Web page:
In the summer of 2017 we visited Scotland. Ceannabeinne Beach, in Durness, is known as the beach of the burn of bereavement and death. The story goes that an elderly women fell and drowned in the burn here and her body was later washed down to the shore. There are ruins of a small fire here, but like all of the other locals, the tenants were forced out in 1842 for sheep farming. Just off the coast there’s a small island, Eilean Hoan, or the burial island. It once was prime grazing land and home to four families, until the Clearances. Now the island is a national nature reserve.

That beautiful scenery has earned a 99.1 percent video view.

Let’s goo to another beautiful part of Scotland. These are a few extra bits from an afternoon walking around Torridon.

I can brag about this one having a 99.7 percent viewed rate this month.

(You can see why on these. All of Scotland is stunning.)

This one feels like a cheat. It’s an eight-second clip. But it got a perfect 100 percent on the ol’ view-o-meter.

We’d just returned from a red-eye flight across two-thirds of the country. And I thought that would mean a nap. For most people it would mean a nap. For me, it meant going on a really hard bike ride. It was great.

Which brings us to this video, which I shot late last summer in Alabama.

It is presently enjoying 179.1 percent, meaning people are watching it almost twice.

Which means you have to watch it almost twice, to keep the numbers consistent.

The most viewed video this month? This 2017 flooding footage.

One other analytical note which, also doesn’t matter, but my site, for reasons that escape me, this month hit 4.6 million views.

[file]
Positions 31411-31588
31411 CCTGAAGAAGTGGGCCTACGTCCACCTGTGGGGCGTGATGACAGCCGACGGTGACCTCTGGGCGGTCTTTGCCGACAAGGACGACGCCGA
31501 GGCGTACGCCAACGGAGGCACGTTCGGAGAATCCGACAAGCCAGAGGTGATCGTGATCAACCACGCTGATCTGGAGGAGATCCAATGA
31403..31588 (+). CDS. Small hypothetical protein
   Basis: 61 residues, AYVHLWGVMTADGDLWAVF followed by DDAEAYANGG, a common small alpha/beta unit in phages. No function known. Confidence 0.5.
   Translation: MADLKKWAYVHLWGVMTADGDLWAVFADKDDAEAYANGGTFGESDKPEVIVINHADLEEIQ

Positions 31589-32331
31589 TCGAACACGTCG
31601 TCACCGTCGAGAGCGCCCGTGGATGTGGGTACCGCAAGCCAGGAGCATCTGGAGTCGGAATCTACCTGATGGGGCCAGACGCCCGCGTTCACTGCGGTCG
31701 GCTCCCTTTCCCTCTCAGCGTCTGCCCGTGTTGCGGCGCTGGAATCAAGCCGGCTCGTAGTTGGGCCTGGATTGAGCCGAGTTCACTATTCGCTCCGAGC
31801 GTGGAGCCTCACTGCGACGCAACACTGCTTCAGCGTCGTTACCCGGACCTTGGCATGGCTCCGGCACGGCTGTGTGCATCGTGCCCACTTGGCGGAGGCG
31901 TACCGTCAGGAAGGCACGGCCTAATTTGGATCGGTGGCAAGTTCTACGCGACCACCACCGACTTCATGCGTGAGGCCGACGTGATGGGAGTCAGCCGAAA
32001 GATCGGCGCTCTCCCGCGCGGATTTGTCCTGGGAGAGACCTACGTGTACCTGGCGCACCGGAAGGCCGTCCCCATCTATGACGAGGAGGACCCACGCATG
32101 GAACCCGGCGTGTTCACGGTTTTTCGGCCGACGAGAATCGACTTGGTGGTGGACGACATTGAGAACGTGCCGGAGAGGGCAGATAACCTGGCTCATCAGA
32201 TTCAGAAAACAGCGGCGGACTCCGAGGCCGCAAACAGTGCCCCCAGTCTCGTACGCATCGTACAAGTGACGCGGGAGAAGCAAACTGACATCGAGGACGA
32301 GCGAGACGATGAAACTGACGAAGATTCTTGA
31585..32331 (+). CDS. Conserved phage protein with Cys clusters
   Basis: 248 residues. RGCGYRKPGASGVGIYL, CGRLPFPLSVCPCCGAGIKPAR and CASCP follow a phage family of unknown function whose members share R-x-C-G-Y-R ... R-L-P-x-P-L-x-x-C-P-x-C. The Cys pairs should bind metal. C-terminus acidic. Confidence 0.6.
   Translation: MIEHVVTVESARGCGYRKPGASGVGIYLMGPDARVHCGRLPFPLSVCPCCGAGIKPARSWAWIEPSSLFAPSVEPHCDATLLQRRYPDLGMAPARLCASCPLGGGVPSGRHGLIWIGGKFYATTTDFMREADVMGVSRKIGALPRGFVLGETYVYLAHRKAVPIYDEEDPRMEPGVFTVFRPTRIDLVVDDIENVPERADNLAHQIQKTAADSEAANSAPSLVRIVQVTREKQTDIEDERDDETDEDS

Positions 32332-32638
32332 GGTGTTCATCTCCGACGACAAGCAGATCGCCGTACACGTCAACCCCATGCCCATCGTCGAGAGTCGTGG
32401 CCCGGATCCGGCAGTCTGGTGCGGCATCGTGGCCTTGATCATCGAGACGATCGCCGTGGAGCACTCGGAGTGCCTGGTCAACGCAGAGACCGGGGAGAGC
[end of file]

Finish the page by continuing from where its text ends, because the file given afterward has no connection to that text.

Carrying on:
Thanks for clicking the refresh button so often, everyone!


18
Apr 22

So close to spring you can hallucinate it on the shrubs and trees

Green things! I saw this on our Saturday walk. All of this started budding three weeks ago, but it’s been gray and damp and chilly for most of that time, and so the growth, and the various blooming of the trees, has gone largely unnoticed. Which is a shame, because the springtime explosion here is usually worth seeing. But so is this, up to and beyond the point where it feels rote. And, after this year, that seems a long way off, meaning we can marvel for some time. Green things!

It got cold again on Sunday. Who knows when spring will finally show up for good. Probably by next fall, at this rate.

Of course, my hypothesis is that spring always shows up here just in time for the Little 500 bike races, which are next weekend. So there’s hope, I guess.

Because it was cold on Sunday I spent most of the afternoon being sat upon by one cat or the other. And they are over the chilly temperatures, too.

And so let’s check on the kitties, who are the most popular feature on this site. Also, we haven’t shared them here in about three weeks. So we’re overdue.

Here’s Phoebe, cuddling for warmth.

And, a few days ago, she was trying to soak up some sunshine.

Poseidon, god of water, sub-deity of fuzzy blankets.

He’s angling for a promotion.

Oh, one more thing I did this weekend. I started building a photo gallery of photos from our most recent dive trip. I’m hoping to tweak the style a bit, going forward, but in case you somehow missed a few, you can see all 130 photos I’ve published, right here.

Click on any of the thumbnails there to see the larger photo. Click it again to see all the thumbnails.

And, for no greater reason than that I like it, here’s the bottom of the dive boat.

Gotta get back to that view soon.


11
Apr 22

Hours of video, 10 more photos from the bottom of the ocean

And how was your weekend? Cold and gray Saturday here, sat on the porch and enjoyed the warm of a brilliant Sunday. Took a nice walk. A low-key stretch by all accounts.